Kristof: Apologist for Sweatshops
When I saw Nicholas Kristof’s column on sweatshops last week (Where Sweatshops Are a Dream), I just rolled my eyes, since this is an argument that he has been making for years now.
I was pleased to see that there were so many letters lambasting him a few days later. The one I liked best pointed out that Cambodia, the country Kristof focuses on in this latest column, doesn’t exactly support his case: “Cambodian garment shops are among the best in Asia because of a deal done with the United States in a trade treaty signed in 1999.” But Kristof’s apologetics undermine the very labor agreements that would bring that about.
D&S columnist John Miller wrote against Kristof on this topic a couple of years ago, in his article Nike to the Rescue?, back when the globe-trotting Kristof was praising sweatshops in Namibia. Here’s what John had to say then:
Nicholas Kristof has been beating the pro-sweatshop drum for quite a while. Shortly after the East Asian financial crisis of the late 1990s, Kristof, the Pulitzer Prize-winning journalist and now columnist for the New York Times, reported the story of an Indonesian recycler who, picking through the metal scraps of a garbage dump, dreamed that her son would grow up to be a sweatshop worker. Then, in 2000, Kristof and his wife, Times reporter Sheryl WuDunn, published “Two Cheers for Sweatshops” in the Times Magazine. In 2002, Kristof’s column advised G-8 leaders to “start an international campaign to promote imports from sweatshops, perhaps with bold labels depicting an unrecognizable flag and the words ‘Proudly Made in a Third World Sweatshop.’”
Now Kristof laments that too few poor, young African men have the opportunity to enter the satanic mill of sweatshop employment. Like his earlier efforts, Kristof’s latest pro-sweatshop ditty synthesizes plenty of half-truths.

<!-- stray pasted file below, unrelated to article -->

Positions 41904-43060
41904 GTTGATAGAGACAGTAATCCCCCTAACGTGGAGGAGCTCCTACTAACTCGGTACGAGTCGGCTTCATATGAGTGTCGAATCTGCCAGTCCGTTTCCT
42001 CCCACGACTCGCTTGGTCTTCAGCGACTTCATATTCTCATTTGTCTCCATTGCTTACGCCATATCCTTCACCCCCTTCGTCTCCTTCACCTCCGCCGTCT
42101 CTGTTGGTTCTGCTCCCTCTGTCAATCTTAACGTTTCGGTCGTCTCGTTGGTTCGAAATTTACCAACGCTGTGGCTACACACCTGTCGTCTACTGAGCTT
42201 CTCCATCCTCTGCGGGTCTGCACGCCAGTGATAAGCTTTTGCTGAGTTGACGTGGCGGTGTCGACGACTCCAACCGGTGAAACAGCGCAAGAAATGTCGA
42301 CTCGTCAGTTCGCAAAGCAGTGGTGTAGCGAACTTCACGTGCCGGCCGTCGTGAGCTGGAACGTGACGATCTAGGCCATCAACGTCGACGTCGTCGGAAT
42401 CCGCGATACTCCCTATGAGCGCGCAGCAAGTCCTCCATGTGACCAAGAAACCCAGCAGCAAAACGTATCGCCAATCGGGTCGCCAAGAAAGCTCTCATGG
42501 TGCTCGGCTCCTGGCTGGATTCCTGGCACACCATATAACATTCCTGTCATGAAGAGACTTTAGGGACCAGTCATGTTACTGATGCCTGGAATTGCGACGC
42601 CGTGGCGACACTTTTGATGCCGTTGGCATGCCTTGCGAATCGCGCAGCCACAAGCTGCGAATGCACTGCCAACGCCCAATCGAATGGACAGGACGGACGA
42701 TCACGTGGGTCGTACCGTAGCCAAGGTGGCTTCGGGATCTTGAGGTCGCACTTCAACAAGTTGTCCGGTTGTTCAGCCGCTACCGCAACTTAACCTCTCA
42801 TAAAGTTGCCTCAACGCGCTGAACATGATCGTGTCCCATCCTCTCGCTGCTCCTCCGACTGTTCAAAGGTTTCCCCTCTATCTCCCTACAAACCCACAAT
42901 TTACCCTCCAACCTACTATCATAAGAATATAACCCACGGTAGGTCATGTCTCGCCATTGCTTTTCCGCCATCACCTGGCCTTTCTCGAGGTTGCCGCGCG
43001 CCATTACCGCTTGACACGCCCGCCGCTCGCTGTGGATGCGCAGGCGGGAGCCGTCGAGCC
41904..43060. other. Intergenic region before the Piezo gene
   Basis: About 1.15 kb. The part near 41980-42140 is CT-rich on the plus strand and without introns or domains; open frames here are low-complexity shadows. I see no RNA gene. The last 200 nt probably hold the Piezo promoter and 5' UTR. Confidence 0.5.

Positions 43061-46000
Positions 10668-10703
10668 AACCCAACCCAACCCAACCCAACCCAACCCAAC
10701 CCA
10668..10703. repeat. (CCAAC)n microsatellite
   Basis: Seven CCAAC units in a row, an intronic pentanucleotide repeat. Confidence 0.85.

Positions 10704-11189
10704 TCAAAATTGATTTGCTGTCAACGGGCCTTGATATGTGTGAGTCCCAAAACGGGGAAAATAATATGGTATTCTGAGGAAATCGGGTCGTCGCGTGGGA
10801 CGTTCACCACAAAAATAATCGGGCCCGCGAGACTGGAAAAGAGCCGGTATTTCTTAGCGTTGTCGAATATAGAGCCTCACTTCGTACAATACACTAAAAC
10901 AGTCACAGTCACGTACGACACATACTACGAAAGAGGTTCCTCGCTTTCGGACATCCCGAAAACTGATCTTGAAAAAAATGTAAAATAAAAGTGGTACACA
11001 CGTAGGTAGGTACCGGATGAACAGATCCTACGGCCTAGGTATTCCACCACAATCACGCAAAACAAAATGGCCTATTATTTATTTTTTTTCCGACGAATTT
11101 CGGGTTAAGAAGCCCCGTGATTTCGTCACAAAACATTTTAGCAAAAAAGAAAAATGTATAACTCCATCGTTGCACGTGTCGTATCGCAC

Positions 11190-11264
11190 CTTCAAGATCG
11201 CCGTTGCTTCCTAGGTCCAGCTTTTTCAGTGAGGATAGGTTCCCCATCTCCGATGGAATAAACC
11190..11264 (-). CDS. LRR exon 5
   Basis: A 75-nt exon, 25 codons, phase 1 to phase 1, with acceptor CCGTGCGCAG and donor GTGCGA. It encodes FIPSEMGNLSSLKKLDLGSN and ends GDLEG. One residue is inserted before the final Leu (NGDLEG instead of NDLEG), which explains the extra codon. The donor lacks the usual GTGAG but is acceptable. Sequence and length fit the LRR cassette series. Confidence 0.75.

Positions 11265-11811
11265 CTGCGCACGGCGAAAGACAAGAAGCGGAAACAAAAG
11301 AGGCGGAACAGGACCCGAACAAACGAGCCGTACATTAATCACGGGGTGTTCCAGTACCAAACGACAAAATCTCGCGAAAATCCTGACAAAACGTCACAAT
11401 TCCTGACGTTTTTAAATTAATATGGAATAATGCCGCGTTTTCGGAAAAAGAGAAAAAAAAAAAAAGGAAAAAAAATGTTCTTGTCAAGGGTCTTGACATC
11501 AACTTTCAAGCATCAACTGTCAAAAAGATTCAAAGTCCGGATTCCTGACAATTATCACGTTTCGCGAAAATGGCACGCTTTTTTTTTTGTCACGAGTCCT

Part of John’s response:
Kristof’s argument is no excuse for sweatshop abuse: that conditions are worse elsewhere does nothing to alleviate the suffering of workers in export factories. They are often denied the right to organize, subjected to unsafe working conditions and to verbal, physical, and sexual abuse, forced to work overtime, coerced into pregnancy tests and even abortions, and paid less than a living wage. It remains useful and important to combat these conditions even if alternative jobs are worse yet.
The fact that young men in Namibia find sweatshop jobs appealing testifies to how harsh conditions are for workers in Africa, not the desirability of export factory employment.
The whole article is worth a read, though it’s dismaying that we still have to be making these arguments. Someone needs to take away Kristof’s passport before he spreads his apologetics to even more corners of the earth.